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"The Magnificent Mischief of Tad Lincoln": The Merciful Story Behind the First Turkey Pardon

In one of his latest books, EWTN’s Raymond Arroyo captures the story of Abraham Lincoln’s merciful heart through his love for his son, Tad Lincoln.

Tad suffered from a cleft palate, which resulted in speech problems. Children poked fun at him, so he stayed close to his family in the White House.

Alongside his brother, Willie, seven-year-old Tad stirred up trouble and brought childlike life to the White House. The boys even interrupted cabinet meetings to request “pardons” for their toys!

However, Willie died of typhoid fever at age 11.

Both overcome by terrible grief, Tad and Abe developed a close-knit relationship.

During the Civil War, Tad often lay near his father’s desk and listened to those seeking presidential pardons.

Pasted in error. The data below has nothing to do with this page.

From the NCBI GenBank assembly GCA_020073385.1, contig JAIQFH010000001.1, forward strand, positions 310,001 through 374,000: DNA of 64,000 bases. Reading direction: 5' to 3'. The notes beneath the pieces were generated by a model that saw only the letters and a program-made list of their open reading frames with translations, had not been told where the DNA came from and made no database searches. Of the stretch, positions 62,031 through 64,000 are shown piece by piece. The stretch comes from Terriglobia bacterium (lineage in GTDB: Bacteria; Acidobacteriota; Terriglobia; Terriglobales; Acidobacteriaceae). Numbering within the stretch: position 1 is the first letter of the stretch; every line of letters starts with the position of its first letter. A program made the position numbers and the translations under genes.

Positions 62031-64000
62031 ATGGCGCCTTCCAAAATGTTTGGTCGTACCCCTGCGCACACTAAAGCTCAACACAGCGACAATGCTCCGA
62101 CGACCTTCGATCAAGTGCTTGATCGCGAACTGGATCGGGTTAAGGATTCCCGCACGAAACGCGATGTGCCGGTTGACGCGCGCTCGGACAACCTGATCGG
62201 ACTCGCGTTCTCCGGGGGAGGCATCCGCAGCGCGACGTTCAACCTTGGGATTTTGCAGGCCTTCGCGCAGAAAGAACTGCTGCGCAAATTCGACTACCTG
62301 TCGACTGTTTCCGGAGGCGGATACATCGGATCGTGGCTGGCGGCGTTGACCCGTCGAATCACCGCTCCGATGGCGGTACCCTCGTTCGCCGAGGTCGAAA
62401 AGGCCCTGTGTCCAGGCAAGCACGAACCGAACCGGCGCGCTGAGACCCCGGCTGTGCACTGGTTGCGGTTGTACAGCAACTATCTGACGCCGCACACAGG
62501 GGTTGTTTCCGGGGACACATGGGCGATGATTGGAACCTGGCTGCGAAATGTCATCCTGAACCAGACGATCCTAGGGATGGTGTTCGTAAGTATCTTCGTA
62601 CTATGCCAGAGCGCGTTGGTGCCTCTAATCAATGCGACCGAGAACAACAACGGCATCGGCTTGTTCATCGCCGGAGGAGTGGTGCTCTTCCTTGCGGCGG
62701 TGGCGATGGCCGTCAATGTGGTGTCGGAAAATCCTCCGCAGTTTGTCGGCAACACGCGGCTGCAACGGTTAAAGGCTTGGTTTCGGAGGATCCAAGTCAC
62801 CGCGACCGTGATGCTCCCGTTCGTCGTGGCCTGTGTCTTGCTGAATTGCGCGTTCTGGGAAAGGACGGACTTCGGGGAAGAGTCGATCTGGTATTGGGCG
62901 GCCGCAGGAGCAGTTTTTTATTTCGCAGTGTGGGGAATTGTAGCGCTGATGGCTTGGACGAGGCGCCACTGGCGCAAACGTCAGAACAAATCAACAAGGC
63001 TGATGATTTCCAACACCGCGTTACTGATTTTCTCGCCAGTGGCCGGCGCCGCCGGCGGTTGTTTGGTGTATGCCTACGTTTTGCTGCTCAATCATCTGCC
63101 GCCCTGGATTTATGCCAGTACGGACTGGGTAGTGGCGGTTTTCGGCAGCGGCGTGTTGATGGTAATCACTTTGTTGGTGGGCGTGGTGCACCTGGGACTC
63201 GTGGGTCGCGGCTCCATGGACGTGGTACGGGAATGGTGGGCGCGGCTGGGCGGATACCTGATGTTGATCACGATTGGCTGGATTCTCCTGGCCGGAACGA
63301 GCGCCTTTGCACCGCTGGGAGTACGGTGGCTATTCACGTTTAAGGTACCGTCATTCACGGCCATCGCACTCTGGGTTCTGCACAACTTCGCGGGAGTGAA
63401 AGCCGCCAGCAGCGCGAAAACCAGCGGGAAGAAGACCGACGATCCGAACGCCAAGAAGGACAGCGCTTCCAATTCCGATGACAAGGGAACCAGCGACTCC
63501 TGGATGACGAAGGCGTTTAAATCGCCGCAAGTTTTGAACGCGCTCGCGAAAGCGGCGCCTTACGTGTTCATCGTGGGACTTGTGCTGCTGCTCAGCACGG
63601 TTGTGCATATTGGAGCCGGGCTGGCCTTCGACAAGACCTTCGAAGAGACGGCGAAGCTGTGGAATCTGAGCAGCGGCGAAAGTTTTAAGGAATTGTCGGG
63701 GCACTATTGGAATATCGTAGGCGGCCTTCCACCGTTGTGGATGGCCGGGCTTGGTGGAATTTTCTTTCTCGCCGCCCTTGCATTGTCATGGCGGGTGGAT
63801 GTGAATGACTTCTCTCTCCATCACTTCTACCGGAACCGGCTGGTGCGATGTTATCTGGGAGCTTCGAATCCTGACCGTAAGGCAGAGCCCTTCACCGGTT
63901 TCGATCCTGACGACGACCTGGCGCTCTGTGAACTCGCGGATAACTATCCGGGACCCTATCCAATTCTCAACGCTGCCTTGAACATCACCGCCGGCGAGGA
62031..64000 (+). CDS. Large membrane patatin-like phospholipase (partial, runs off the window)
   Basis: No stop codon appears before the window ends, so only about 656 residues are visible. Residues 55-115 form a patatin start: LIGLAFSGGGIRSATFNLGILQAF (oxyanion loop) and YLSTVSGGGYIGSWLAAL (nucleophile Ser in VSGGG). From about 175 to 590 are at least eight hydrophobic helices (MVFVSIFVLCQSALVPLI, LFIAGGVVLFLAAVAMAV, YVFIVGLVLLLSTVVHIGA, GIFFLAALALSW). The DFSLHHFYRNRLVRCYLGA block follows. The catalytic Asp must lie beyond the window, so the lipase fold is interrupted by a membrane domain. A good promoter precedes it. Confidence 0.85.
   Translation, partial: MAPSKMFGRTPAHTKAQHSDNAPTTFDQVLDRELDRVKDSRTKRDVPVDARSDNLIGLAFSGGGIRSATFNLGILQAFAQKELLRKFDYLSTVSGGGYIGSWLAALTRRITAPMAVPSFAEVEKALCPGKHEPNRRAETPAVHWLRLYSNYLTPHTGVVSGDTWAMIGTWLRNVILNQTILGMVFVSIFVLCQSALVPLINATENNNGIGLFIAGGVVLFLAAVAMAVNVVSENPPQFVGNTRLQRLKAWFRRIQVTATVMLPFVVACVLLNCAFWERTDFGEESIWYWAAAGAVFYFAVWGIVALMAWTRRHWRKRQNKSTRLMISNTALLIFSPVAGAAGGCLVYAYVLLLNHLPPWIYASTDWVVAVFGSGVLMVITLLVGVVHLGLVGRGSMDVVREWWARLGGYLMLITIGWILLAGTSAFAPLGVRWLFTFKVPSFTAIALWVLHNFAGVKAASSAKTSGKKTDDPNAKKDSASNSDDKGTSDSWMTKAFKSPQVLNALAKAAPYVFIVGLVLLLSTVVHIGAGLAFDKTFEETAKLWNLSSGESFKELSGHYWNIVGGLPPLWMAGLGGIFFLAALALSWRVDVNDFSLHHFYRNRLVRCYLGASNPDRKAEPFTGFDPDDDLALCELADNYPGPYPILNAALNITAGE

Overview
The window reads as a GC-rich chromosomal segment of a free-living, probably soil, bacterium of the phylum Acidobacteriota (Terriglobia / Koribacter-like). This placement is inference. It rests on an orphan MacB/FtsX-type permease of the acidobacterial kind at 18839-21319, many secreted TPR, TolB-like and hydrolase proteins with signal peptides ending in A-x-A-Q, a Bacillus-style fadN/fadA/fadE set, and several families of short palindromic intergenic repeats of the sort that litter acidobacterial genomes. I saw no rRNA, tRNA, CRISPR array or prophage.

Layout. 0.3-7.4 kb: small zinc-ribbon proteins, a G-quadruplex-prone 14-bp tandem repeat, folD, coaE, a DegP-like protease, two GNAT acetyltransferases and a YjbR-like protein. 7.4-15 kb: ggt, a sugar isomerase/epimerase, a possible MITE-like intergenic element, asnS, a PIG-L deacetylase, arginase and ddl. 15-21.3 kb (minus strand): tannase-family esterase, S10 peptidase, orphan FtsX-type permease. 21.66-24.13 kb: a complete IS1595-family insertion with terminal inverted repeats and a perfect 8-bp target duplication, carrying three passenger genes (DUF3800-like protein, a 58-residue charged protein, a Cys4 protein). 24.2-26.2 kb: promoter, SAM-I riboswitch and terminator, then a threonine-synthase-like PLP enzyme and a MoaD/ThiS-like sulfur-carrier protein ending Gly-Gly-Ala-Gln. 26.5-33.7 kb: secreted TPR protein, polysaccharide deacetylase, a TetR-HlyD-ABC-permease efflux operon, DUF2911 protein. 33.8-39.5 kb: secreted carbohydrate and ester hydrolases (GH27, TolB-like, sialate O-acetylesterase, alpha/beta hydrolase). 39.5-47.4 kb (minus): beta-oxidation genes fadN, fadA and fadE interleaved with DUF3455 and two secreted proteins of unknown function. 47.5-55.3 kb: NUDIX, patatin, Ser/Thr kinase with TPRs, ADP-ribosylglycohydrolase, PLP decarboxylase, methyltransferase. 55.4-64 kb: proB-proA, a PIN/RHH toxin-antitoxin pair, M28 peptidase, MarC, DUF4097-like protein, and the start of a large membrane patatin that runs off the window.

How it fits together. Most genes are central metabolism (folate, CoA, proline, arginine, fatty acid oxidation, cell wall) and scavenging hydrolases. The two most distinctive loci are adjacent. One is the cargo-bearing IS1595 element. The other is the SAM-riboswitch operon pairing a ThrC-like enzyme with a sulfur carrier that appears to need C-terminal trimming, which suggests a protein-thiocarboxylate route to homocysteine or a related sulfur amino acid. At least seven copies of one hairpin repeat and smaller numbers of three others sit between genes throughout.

The First Turkey Pardon

After the White House was gifted with a Christmas turkey, Tad Lincoln befriended it.

According to Arroyo,

“He named his playmate Jack, like the toy soldier he and Willie used to play with.””Tad taught Jack to eat from his hand, to trot behind him, and took him out for walks on a leash.”

Tad was very upset upon learning his beloved friend was meant for Christmas dinner!

The president’s son cried and begged his father to save his pet turkey from its execution.

Then, Abe Lincoln, with his heart full of mercy and love for his son, “granted Jack the turkey a full reprieve of execution.”

The Turkey Pardon Now

While the Turkey Pardon began with Lincoln, President John F. Kennedy was the first to carry on the tradition. It did not occur consistently, however, until George H.W. Bush restarted it in 1989.

Check out Raymond Arroyo’s children’s book, “The Magnificent Mischief of Tad Lincoln” for purchase in the EWTN Religious Catalogue.

Also, watch Arroyo discuss the story on EWTN News Nightly:

Click here if you cannot see the video above.

Happy Thanksgiving from ChurchPOP!

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